BUCHAREST (Reuters) - Romania's government will approve on Friday a plan to upgrade road infrastructure in the Black Sea port of Constanta, part of wider investments in the port which could help more Ukrainian grain to transit.
Constanta is Ukraine's largest alternative export route, with grains arriving by road, rail or barge on the Danube.
Ukraine is one of the world's biggest grain exporters and Romanian government officials have said they aimed to double the monthly transit capacity of Ukrainian grain to Constanta to 4 million tonnes in the coming months.
The government has upgraded dozens of railroad lines connecting it to Ukraine, and works are under way on the Danube to enable more barges to pass, including by hiring more pilots and making navigation possible at night.
In Constanta Port, the transport ministry will use European Union funds to repair or reinforce existing infrastructure, build new roads, access ramps and roundabouts, as well as launch a digitized traffic management system, the draft project showed.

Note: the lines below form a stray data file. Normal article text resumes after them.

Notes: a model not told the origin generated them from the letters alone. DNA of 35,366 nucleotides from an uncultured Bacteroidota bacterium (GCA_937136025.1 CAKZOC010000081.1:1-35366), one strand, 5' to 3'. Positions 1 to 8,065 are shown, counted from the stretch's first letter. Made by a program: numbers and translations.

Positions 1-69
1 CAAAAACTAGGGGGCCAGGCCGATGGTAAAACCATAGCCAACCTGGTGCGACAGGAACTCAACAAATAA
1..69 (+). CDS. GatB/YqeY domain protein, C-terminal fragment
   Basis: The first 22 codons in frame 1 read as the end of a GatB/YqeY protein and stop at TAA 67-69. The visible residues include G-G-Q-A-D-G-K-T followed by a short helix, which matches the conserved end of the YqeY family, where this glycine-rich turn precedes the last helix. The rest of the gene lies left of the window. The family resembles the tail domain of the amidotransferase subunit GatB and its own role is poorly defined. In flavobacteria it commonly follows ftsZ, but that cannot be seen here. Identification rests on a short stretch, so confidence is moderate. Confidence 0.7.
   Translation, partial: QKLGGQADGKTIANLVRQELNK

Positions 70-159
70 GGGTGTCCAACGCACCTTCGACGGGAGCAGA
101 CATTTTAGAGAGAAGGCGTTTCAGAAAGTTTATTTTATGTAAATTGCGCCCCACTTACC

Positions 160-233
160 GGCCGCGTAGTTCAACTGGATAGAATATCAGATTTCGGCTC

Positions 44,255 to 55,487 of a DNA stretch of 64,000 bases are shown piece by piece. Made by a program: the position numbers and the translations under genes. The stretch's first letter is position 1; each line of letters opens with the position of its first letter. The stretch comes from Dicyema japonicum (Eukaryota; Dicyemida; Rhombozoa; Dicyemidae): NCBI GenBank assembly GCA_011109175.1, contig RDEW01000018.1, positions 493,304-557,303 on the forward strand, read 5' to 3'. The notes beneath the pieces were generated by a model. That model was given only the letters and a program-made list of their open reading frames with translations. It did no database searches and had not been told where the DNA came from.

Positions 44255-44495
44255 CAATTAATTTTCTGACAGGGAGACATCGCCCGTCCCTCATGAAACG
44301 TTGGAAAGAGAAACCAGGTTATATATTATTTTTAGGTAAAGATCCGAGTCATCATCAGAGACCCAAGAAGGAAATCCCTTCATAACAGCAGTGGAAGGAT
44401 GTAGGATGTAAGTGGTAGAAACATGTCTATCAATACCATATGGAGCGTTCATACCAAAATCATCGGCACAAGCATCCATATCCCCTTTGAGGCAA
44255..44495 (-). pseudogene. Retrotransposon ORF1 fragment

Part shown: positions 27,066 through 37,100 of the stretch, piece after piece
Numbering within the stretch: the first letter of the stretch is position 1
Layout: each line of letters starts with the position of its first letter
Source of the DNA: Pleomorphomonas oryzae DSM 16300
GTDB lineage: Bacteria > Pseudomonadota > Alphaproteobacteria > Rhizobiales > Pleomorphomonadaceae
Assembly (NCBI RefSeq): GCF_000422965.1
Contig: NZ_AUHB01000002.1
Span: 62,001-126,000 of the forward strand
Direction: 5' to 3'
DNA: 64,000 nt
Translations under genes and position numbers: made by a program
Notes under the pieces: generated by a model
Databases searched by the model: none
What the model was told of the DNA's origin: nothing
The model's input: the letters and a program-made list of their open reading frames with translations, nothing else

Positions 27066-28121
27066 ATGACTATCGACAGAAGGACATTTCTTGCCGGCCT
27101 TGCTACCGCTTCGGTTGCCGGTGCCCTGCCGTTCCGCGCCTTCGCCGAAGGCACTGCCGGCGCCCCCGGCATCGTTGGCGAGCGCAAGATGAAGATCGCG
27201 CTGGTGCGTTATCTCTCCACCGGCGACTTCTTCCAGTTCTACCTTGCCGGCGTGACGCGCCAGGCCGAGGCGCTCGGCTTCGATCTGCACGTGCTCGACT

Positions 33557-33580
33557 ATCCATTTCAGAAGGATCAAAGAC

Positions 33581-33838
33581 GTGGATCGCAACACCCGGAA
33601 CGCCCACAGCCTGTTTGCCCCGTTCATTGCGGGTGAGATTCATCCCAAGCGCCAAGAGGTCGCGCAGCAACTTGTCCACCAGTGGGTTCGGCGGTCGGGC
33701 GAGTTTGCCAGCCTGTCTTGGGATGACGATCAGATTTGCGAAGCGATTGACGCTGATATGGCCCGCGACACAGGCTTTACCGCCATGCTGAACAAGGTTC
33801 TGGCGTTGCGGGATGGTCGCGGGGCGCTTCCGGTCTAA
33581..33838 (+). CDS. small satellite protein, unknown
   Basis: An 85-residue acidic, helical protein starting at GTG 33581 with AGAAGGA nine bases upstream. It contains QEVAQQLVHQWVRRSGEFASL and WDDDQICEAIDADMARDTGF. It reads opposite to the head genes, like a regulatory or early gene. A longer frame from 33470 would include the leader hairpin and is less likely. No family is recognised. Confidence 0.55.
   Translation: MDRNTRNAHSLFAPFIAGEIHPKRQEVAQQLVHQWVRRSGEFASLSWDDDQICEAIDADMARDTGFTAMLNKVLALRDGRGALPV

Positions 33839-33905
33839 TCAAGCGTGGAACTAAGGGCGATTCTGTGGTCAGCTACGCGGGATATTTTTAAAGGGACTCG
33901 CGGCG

"This is clear proof Romania is making serious efforts to support Ukraine by enabling grain transit, but also to interconnect the region," Prime Minister Marcel Ciolacu told a government meeting.
Works in the port, which will cost 721.3 million lei ($155.67 million), are estimated to take 36 months.
Since July, when Moscow abandoned a deal that lifted a de facto Russian blockade of Ukraine's Black Sea ports, it has repeatedly struck Ukrainian river ports that lie across the Danube from Romania.
Ukraine shipped 8.1 million tonnes of grain through the Romanian Black Sea port of Constanta in the first seven months.
Exports through the port could increase to 35 million metric tons per season if certain changes are made to operations, the head of the Ukrainian grain traders union UGA said.
($1 = 4.6336 lei)
(Reporting by Luiza Ilie, editing by Angus MacSwan)